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Local Red Cross chapters participate in 'Missing Types' campaign

BIG FLATS, N.Y. - A, B, and O are more than just letters in the alphabet. They're also blood types, and when they'e missing, it makes a big difference.

The American Red Cross launched the "Missing Types" campaign yesterday in an effort to promote their new blood drive this summer. 

"Most people think we need blood every 5 minutes, every 10 minutes, every half hour. Actually we need blood every 2 seconds," Sheila Sullivan, Red Cross account representative for Steuben and Schuyler counties said. 

The Southern Tier and the Finger Lakes chapters are both participating in this international campaign that spans 18 countries.

Businesses and organizations are partnering with the Red Cross to remove the letters A, B, and O from their logos and signage to demonstrate just how integral these blood types are. 

"By having them missing, we want people to know what it would be like if they really weren't on the shelves because we're having trouble keeping them up on the shelves," Sullivan said.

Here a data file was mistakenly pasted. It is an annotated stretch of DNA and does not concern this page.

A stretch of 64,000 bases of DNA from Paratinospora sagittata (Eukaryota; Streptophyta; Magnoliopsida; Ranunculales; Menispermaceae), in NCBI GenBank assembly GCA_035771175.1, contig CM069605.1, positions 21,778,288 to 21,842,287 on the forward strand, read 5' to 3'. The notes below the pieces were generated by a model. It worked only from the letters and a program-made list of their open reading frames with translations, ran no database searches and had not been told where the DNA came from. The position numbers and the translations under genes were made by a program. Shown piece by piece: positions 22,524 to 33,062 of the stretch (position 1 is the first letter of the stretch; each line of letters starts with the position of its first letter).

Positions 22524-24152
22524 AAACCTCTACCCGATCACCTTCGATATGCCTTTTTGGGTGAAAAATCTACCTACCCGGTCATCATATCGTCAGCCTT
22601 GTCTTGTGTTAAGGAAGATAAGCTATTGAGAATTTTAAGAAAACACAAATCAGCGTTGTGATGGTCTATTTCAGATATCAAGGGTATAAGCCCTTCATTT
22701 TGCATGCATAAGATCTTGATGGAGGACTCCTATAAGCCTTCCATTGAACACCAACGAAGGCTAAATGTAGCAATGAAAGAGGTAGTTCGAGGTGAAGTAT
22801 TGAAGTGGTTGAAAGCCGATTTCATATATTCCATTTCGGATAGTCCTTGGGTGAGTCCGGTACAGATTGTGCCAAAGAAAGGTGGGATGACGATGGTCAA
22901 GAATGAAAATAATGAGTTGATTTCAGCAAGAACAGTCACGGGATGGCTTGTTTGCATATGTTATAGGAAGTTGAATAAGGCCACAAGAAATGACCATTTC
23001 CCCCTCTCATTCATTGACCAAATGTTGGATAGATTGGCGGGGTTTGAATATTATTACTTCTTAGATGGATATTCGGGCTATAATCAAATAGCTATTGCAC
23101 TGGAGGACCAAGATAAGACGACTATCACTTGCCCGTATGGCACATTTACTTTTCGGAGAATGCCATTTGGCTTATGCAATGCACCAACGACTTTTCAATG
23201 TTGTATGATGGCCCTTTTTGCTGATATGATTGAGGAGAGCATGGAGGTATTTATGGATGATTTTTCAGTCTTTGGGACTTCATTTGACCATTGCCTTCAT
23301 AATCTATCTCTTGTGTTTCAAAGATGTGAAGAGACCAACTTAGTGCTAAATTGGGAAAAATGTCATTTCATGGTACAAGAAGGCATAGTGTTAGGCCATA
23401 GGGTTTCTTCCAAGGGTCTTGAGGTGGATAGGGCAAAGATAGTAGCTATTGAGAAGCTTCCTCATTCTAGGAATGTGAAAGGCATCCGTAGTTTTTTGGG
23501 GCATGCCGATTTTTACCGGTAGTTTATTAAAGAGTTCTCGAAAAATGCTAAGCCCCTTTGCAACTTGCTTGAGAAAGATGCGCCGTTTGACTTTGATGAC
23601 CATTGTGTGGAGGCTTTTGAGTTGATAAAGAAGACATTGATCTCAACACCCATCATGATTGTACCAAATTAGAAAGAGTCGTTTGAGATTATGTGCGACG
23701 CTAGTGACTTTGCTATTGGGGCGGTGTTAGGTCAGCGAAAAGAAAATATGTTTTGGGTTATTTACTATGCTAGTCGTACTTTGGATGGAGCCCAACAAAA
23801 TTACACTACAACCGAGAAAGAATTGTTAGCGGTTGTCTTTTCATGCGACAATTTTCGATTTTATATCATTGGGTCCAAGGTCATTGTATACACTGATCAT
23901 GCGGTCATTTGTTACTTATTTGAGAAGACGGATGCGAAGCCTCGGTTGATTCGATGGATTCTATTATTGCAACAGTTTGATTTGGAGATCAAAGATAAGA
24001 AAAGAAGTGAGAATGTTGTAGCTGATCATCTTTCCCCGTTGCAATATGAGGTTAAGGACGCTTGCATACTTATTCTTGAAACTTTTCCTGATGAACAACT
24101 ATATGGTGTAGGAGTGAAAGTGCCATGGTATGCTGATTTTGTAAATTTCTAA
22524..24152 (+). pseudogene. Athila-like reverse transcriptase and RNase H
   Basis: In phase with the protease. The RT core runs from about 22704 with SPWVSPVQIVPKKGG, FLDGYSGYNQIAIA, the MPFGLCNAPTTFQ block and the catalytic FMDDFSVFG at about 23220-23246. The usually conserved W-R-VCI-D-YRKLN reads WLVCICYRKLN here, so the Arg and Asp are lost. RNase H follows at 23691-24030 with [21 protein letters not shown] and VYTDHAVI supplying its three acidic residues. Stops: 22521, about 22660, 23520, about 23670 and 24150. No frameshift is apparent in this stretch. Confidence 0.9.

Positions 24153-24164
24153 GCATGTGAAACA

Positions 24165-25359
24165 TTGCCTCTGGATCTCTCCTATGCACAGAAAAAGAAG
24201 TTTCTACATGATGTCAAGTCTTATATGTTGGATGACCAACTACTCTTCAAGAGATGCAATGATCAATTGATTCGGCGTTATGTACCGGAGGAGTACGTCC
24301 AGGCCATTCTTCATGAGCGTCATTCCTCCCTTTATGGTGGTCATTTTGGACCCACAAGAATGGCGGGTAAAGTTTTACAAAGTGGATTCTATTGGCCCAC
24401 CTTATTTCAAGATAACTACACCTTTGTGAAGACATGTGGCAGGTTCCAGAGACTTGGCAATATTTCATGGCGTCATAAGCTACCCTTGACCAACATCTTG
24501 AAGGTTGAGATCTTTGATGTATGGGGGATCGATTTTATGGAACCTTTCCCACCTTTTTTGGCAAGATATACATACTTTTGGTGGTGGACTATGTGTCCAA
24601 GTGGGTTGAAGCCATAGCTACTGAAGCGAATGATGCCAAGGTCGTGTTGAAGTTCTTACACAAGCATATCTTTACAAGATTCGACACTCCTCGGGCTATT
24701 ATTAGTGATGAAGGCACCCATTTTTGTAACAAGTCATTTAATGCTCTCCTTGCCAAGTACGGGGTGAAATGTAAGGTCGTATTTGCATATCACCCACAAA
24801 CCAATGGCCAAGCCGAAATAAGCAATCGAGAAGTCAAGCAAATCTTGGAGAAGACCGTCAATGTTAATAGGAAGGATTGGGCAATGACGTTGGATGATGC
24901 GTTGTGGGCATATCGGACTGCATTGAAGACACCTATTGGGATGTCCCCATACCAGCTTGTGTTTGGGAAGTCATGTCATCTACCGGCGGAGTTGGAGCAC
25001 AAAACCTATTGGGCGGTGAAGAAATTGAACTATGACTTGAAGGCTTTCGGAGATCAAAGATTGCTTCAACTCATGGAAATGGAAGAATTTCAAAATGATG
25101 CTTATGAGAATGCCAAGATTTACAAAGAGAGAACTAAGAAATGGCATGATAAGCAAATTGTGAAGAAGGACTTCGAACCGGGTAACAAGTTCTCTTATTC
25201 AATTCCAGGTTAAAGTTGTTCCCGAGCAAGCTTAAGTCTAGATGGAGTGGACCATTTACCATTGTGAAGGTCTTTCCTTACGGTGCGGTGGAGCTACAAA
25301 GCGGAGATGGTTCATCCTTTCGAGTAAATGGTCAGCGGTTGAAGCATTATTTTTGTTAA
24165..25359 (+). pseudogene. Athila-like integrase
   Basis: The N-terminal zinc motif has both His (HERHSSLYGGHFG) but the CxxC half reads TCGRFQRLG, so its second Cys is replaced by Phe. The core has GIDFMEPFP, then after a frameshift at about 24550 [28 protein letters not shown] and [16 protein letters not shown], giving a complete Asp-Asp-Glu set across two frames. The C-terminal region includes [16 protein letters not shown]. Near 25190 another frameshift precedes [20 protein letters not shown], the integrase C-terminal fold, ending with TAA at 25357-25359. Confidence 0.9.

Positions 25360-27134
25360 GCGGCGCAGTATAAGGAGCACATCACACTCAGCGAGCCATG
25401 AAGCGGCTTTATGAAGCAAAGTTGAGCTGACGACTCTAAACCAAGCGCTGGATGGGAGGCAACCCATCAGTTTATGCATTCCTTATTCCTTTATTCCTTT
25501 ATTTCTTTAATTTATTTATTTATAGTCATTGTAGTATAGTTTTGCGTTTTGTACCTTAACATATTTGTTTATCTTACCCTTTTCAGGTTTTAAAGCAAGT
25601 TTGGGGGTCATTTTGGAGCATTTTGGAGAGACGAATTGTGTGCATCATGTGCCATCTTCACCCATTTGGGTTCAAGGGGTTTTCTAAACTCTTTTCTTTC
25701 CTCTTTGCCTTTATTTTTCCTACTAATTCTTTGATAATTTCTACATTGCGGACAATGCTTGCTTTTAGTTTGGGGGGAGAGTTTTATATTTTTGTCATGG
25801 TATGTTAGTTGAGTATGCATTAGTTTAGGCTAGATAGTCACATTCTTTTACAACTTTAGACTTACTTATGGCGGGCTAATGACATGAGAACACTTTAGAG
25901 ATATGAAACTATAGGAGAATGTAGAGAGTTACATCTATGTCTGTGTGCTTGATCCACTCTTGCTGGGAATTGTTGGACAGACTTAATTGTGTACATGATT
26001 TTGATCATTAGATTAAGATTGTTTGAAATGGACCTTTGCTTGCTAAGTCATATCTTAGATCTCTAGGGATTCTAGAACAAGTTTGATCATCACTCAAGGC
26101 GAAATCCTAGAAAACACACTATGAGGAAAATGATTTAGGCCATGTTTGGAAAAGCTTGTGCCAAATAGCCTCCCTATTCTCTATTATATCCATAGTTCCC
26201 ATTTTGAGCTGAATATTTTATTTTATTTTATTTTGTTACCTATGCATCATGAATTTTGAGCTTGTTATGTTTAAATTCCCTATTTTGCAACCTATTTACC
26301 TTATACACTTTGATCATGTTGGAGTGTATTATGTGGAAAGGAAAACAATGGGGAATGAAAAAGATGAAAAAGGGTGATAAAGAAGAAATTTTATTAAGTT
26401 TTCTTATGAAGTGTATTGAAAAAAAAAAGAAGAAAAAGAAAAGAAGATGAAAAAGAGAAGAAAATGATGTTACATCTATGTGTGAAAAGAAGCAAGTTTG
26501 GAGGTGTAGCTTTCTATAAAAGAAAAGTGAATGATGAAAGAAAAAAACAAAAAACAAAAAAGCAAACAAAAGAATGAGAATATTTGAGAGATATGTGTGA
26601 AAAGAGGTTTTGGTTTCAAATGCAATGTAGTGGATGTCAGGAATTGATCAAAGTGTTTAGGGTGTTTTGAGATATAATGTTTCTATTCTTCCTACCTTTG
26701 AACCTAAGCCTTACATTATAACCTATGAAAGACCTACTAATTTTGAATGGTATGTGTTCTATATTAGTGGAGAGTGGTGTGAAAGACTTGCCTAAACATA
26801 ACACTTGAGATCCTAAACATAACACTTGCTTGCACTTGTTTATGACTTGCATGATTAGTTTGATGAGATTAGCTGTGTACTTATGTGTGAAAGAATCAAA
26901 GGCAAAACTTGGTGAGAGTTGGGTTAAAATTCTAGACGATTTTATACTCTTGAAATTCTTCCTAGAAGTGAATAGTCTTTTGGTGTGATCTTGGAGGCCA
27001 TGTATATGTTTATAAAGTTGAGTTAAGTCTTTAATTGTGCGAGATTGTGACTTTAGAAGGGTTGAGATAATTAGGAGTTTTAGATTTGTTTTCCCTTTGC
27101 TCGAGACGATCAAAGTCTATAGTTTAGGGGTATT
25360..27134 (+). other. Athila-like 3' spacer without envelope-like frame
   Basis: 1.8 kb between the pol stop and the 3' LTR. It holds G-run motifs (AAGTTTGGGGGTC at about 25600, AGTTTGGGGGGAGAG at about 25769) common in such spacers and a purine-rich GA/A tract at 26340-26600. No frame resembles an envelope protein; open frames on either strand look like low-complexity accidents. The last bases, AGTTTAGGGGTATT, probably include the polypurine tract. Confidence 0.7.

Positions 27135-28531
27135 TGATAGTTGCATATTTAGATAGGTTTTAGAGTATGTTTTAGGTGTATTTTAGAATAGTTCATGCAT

The Red Cross is losing 80,000 new donors every year. Sullivan chalks it up to increasingly busy lifestyles. 

"A lot of people say it's because they were never asked, so we want to make this our personal ask. We are asking everybody - if you haven't thought about it before, think about it now," Sullivan said.

The summer is especially difficult for the Red Cross as 20% of their blood supply comes from high school and college drives

The Red Cross hopes to encourage 370,000 new donors in the U.S. this summer. Today, I helped them get one person to their goal. 

So did Mary Churchill, who has been a donor since 1979 and has given about 10 gallons in her lifetime. 

 "It gives you a good feeling to give...the rapid pass option that they have saves you a lot of time, and with the blood donor app you even find out where your pint went," Churchill said.

"At least 1 out of 4 individuals is going to need blood in their lifetime. Less than 4% of the population give all of the blood we have. So there's 96% of the eligible population that hasn't thought about it. If everybody who could give blood just gave blood once a year, we would never have a blood shortage," Sullivan said. 

The drive will be going on all summer, but the businesses will put the letters A, B, and O back in their logos starting on July 3. 

To find out when the next blood drive is being held nearest you, call 1-800 Red Cross or go to the RedCross.org and type in your zip code. 
 

 

 


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